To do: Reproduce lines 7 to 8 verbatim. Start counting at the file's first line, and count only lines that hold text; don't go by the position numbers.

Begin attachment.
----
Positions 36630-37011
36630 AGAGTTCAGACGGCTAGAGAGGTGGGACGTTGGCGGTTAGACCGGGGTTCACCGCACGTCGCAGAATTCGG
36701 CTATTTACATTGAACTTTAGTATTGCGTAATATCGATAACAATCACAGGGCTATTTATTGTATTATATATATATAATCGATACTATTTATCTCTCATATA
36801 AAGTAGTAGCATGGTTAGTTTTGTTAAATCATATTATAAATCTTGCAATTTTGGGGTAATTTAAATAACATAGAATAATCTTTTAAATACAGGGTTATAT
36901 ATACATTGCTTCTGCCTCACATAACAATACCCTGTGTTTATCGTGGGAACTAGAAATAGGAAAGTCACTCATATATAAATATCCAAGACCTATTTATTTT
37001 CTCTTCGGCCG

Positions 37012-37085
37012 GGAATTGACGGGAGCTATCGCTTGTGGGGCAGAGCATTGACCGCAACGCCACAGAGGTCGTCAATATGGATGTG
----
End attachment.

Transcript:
Positions 37012-37085
37012 GGAATTGACGGGAGCTATCGCTTGTGGGGCAGAGCATTGACCGCAACGCCACAGAGGTCGTCAATATGGATGTG